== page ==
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America Votes - Colorado
A victory in Colorado for the NRA does not mean a total loss for progressives.
Two progressive champions have been ousted from the Colorado state Senate in its first ever state recall. State Senate President John Morse and Senator Angela Giron lost their seats yesterday to their Republican challengers. The senators faced recall after voting for common sense gun safety laws that would institute universal background checks and limit the number of rounds a gun magazine can hold to 15. These results do not change everything though.
The recall does not affect the common sense legislation that passed earlier this year.
The gun safety laws were supported by an overwhelming majority of Coloradans. Because of Morse and Giron's votes, now it is harder for criminals to get their hands on guns. These laws are on the books, and no amount of bullying will change that.
Democrats are still the majority party.
Despite the loss of two seats to Republicans, not much has changed in the command of power. Both the legislature and the governorship are still held firmly by Democrats.
The voters that turned out do not necessarily accurately reflect their districts.
Throughout the recall election, Republicans worked their hardest to suppress voters. As a result, the election had a very low turnout rate. Republicans did everything they could to disenfranchise voters. Mail-in ballots and information on voting locations were not available until just two weeks before election day.
Many voters are upset about the costliness of the recall.
This was a symbolic win for extremists, but moderate voters are frustrated with paying the bill. Taxpayers, not lawmakers, will be footing this bill. The elections cost up to $500,000. In fact, this recall was the costliest election to date in Pueblo County.
We must be diligent.
Morse and Giron had the courage to stand up for what's right. We can help others do the same with our support. The NRA and many other pro-gun organizations believe using scare tactics like a recall will prevent progressive lawmakers from passing gun safety laws. We can't let them be right. In her concession speech, Giron said she had no regrets about the votes she made. She went on to say, "I'm a fighter. We will win in the end, because we are on the right side."
We might have lost the recalls, but the fight is not over.
America Votes sent several staff from our national office to Colorado to help with the recall elections. Our staff will be reporting from the ground. Today is Election Day and the door knocking continues.
It has been an energetic GOTV so far despite the heat (90+ degrees), and now we've finally reached Election Day. Yesterday our canvassing crew of four knocked on nearly 400 doors in central Pueblo, where there was an encouraging number of "Vote NO" yard signs.
Volunteers were at the staging location at 6:30am this morning ready to go - including Sen. Angela Giron. This morning we've already dropped off overa 160 door hangers with Election Day reminders and will finish our final 70 doors in the next hour.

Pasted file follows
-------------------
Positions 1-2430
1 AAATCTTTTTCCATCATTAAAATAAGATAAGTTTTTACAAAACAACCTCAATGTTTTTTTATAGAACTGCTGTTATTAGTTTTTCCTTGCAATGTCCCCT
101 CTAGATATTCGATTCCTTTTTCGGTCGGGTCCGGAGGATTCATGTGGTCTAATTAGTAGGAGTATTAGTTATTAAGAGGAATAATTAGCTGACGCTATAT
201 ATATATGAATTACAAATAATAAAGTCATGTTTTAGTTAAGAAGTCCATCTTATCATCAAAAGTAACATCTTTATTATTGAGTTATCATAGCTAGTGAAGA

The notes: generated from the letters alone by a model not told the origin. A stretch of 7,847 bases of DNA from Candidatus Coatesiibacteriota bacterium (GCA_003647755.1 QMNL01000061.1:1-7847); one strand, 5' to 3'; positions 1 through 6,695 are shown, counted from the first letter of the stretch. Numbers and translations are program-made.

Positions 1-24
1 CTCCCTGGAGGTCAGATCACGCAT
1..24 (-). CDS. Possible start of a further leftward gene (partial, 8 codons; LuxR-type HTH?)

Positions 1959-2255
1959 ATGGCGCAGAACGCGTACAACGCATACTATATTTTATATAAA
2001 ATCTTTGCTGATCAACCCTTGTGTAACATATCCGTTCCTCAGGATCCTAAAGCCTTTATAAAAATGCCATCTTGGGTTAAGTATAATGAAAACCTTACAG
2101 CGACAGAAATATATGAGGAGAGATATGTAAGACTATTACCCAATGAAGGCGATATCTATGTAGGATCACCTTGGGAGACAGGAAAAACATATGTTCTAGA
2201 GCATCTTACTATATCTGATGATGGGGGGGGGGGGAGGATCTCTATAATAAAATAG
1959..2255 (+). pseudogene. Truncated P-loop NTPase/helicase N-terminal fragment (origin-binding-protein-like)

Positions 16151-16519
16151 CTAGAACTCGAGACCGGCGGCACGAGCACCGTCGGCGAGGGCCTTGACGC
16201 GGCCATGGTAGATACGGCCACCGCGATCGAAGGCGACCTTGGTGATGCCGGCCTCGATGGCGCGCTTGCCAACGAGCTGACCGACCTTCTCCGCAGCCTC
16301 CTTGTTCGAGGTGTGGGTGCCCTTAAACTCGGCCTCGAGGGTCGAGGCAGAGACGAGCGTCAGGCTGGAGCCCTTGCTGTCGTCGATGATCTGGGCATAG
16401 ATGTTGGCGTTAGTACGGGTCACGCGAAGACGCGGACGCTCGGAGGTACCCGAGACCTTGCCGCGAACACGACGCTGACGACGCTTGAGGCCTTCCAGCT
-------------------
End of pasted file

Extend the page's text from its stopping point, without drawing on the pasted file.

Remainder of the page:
With the urgency of Election Day, we'll be returning to at least half of the doors where we didn't get a chance to connect with voters before 1pm today. We'll continue this cycle until the polls close at 7pm MT tonight.
Today, voters in two Colorado Senate districts will go to the polls to vote on whether or not to recall two state Senators for supporting common-sense gun violence prevention legislation. America Votes and its partners are working hard to stop the recalls -- here are some pictures from the last few days of GOTV. More updates to come!
Voting is in full swing in Colorado's recall of two Democratic state senators. State Senate President John Morse and Senator Angela Giron both face being recalled on Tuesday September 10th.
The recall comes in response to the common sense gun safety laws both lawmakers supported. The laws implement universal background checks across the state and lower the maximum number of rounds an automatic weapon can hold to 15. The elections are only taking place in two districts in the state but both have quickly earned national attention.
Donors from across the nation have contributed roughly $3.5 million. The National Rifle Association has given a reported $360,000 to groups in favor of the recall, a number that is expected to go up once final reports are submitted in October.
Early voting has already begun in the pivotal election with more than 20,000 constituents voting in Pueblo County, Giron's district, since August 30. In Morse's district, an estimated 9,500 voters have cast their ballots since early voting's start on Thursday.
Today, Governor John Hickenlooper released a statement saying he was concerned about potentially "unlawful" behavior at the polls:
"We are hearing disturbing reports that some people are being encouraged to go to the polls, not to legitimately vote, but to disrupt the process," Hickenlooper said. "That would be unlawful and makes a mockery of the democratic process. We urge the county clerks in Pueblo and El Paso counties to make clear that people engaged in attempting to disrupt the elections are open to criminal prosecution. We've also reached out to the attorney general to help us ensure fair elections take place this week."